Colville man died in Iraq copter crash
Pilot Benjamin Todd was husband, father
A Colville man was one of four soldiers killed when two helicopters crashed Monday in northern Iraq.
Chief Warrant Officer Benjamin H. Todd, 29, was flying one of the Kiowa Warrior helicopters that crashed in Iraq’s Tamim province.
Todd was married and had a child, the Defense Department said in the statement.
Todd attended Colville High School from 1996 to 1998, Principal Kevin Knight said.
He enlisted in the Army in 2000 and was stationed at Fort Drum, N.Y., in 2007 as a Kiowa helicopter pilot, the Defense Department statement said. Todd was deployed in Iraq last October.
The armed reconnaissance helicopters that crashed early Monday morning. U.S. military officials in Iraq said the crash did not “appear to be by enemy action.”
They didn’t say whether the helicopters collided.
A Sunni insurgent group claimed that it shot down the helicopters, the Associated Press reported Tuesday.
The group, the Army of the Men of al-Nakshabandia Order, made the claim on a Web site but said they had shot down two Blackhawk helicopters with rockets and killed more than 20 people.
The Kiowa is a smaller helicopter, and while the Army said the crashes remained under investigation, they reiterated that enemy fire did not appear to be involved.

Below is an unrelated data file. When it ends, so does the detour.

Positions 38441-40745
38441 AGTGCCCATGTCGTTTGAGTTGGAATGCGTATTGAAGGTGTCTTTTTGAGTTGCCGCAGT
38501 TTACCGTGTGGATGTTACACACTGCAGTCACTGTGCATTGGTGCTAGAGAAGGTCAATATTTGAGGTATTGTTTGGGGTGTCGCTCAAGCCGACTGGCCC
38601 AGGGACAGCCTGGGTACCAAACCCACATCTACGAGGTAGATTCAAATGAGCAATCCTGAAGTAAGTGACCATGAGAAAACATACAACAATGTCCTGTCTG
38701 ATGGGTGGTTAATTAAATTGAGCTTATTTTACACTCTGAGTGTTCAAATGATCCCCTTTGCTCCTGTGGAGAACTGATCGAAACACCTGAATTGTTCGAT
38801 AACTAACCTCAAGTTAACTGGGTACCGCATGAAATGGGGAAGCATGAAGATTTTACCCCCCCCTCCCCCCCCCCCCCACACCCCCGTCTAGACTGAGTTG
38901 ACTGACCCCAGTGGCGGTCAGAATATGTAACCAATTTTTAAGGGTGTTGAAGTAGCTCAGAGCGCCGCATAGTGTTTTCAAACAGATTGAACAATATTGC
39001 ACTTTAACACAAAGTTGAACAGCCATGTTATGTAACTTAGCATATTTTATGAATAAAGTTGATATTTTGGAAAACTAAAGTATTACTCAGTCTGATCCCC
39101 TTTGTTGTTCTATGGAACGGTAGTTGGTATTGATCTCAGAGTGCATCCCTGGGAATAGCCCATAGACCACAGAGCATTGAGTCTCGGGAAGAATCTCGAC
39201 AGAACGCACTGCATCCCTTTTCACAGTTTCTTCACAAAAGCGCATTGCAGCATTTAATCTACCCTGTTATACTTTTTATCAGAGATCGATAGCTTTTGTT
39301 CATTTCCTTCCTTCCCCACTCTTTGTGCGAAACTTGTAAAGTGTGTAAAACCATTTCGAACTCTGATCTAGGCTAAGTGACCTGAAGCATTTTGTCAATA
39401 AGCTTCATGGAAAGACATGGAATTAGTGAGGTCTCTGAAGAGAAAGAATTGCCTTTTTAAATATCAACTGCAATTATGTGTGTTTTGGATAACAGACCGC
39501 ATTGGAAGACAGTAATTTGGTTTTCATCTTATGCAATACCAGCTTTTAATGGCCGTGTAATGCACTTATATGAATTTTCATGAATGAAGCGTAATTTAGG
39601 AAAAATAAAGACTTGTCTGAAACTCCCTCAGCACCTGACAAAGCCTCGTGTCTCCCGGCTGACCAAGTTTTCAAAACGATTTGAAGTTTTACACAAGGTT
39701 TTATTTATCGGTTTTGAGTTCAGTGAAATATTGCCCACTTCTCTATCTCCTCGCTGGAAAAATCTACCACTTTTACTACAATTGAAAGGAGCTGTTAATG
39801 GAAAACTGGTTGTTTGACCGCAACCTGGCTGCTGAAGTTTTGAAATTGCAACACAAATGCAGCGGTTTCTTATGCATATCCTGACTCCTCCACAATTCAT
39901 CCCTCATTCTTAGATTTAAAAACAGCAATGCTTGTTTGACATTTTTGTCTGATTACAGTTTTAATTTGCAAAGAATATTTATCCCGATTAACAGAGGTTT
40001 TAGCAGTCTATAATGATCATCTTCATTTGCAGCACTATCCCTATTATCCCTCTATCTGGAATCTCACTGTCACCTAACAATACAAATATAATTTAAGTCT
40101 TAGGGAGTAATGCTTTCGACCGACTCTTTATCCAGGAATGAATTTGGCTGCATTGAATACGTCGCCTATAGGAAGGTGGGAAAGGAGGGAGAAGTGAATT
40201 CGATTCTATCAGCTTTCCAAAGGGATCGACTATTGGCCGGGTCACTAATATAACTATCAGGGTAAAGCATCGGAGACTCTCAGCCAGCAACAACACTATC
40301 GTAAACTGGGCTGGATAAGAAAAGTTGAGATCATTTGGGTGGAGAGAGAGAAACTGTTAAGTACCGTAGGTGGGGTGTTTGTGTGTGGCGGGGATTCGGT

Investigations into helicopter crashes typically take weeks or months, not days, said a spokeswoman for Fort Drum, where all four soldiers were based.
Also killed were Chief Warrant Officer Joshua M. Tillery, 31, of Beaverton, Ore.; Chief Warrant Officer Philip E. Windorski Jr., 35, of Bovey, Minn.; and Chief Warrant Officer Matthew G. Kelley, 30, of Cameron, Mo.
All four have been awarded the Bronze Star, spokeswoman Julie Cupernall added.
All were pilots assigned to the 6th Squadron, 6th Cavalry Regiment, 10th Combat Aviation Brigade, 10th Mountain Division, based in Fort Drum.
The Kiowa is a two-pilot aircraft, used primarily for gathering information from the air for ground troops.
The aircraft is also used to carry small numbers of soldiers, for emergency evacuations of wounded people and for delivering cargo.